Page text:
Once I got inside, I realized my "possible" was highly improbable. The lady behind the counter was nice, but they weren't in the market for what I'd offered. This second bookstore sold Bibles and Biblical resources. In addition, they had a nice selection of robes, clerical-collared shirts and other church support products.

The counter lady tried to say "no" without actually using that word. Bless her heart. The manager wasn't in (although someone was sitting at the manager's desk). I could leave a copy for the manager to consider, but the counter lady had no idea when or even if the manager would actually read my novel. The manager rarely read Christian fiction as a business consideration.

She also informed me they weren't staffed to do any marketing (though I assured her I'd take care of that.) She was nice in her warnings, letting me know that their story and my novel wern't a good match.

I left the counter lady a card as well, bid her farewell, and booked out yet again.

So far, I didn't have any sales, but felt encouraged. By this time, I also felt a bit hungry.

After running an errand, I headed home. There's a nice little bistro-type place near downtown, and they serve great panini. I figured I'd stop in to get one. As I waited for my to-go order, I noticed the bistro had bookshelves on opposite walls. I went to the cashier, asked permission to donate a couple of copies, and waited for an answer.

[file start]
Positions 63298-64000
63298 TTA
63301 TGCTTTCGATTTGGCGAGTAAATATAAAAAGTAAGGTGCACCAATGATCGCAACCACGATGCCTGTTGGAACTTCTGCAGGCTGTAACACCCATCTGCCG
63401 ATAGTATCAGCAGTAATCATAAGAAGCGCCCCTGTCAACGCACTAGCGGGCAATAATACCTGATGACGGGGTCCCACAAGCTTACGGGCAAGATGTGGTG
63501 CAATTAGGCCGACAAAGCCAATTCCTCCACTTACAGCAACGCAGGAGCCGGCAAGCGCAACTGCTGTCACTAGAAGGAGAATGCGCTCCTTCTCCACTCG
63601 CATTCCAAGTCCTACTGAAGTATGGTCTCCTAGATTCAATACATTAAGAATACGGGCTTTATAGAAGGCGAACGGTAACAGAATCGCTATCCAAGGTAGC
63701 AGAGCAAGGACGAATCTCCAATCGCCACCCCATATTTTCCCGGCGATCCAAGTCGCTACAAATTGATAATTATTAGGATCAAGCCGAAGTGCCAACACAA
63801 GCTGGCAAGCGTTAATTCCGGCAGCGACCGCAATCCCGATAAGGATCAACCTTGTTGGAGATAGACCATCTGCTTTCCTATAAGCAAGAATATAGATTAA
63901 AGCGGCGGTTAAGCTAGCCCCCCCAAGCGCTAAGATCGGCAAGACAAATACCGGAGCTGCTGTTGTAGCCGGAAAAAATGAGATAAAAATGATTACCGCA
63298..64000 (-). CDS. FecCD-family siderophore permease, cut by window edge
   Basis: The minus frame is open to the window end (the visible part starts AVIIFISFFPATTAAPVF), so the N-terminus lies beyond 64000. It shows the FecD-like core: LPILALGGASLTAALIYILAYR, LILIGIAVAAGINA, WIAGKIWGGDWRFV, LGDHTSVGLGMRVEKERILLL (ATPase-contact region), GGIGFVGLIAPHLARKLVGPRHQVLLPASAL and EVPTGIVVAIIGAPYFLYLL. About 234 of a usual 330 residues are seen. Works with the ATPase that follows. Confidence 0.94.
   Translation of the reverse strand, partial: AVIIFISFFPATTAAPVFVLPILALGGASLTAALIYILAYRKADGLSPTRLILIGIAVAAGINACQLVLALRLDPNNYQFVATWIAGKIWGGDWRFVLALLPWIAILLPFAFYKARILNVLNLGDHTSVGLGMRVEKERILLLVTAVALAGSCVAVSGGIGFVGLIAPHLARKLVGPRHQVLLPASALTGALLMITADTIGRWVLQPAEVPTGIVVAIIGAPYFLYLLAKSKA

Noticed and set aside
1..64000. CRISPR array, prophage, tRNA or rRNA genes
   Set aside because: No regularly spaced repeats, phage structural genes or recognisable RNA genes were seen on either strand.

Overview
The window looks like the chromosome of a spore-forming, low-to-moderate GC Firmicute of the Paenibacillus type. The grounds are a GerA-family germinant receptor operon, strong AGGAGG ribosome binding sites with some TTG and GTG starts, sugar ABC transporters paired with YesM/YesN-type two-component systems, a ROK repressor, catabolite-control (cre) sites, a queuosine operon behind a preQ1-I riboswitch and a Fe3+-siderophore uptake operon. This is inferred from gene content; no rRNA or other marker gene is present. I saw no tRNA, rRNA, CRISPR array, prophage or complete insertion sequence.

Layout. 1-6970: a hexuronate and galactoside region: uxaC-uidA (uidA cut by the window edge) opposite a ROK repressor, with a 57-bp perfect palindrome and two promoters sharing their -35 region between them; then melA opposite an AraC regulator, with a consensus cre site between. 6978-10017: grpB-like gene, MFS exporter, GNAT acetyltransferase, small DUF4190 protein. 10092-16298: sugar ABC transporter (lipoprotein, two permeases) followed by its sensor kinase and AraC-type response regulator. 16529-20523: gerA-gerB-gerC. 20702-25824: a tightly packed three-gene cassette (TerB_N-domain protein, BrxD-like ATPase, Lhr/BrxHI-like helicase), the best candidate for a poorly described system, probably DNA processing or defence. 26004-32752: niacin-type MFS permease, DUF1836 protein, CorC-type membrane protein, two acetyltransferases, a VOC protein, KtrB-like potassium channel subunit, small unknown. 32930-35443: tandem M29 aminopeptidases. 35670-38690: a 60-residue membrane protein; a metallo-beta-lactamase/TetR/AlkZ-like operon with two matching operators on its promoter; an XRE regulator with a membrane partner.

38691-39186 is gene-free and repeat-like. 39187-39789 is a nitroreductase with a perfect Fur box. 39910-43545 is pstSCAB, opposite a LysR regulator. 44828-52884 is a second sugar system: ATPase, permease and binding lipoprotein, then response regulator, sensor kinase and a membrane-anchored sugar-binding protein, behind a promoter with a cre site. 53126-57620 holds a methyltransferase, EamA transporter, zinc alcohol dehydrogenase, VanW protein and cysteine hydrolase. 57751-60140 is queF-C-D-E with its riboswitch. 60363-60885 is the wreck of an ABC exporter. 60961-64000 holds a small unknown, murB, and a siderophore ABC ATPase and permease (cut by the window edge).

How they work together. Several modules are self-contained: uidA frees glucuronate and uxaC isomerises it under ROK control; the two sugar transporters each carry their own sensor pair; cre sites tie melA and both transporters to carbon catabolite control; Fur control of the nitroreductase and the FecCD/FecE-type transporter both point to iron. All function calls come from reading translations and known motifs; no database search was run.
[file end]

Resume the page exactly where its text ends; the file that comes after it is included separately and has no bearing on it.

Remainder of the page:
She gave it some thought, reminded me that their books are for loaning. And, they never bought books for their displays. It was donations only. Sometimes, customers return books. Sometimes, they'll recommend a book. Sometimes, the owners will note feedback from reader/customers.

Since I'm riding around with product, it was a no-brainer to go get a couple of copies to leave at the bistro.

(Aside: I'm still trying to figure out the calculus of how many copies to give away to stir up more sales. I'm guessing a number between one copy and halfway to infinity may capture the number I seek. This will take more study.)

After spending the morning driving around, I feel invigorated. Even without actual sales today, I'm in the game. I imagine it's kinda/sorta like a minor leaguer called up to Major League Baseball. My debut looks like an 0-for-2 in the box score, but I wasn't over-matched in either plate appearance.

Tonight, I can put on some baseball in the background, hit up the Google machine, do some more recon about possible bookstores to visit, and work a game plan. This is a challenge, one I've never faced. But I look forward to it. Tomorrow is another day to get in the game and take my swings. More to follow...

Friday, April 15, 2016

Yeah, I'm back - introducing "None of Our Hands Are Clean"

"But you said that before." Yeah, I can't deny I got...distracted.

Above is the first pic I've ever posted. It's the full cover from my debut novel, "None of Our Hands Are Clean." It's available all over.

My first tagline is " A romance...for the rest of us." You can find it on the following websites.


Amazon paperback

Barnes & Noble's website

Books-a-Million's website

As always, I appreciate deeply those of you who've already bought it, read it, enjoyed it. For those who haven't yet, check it out.

In this space, I'll share the things I've learned getting this published. In addition, I'll also share some stuff about upcoming works.

I'm available for podcasts, interviews, book signings, etc.

I won't need a year to create the next post.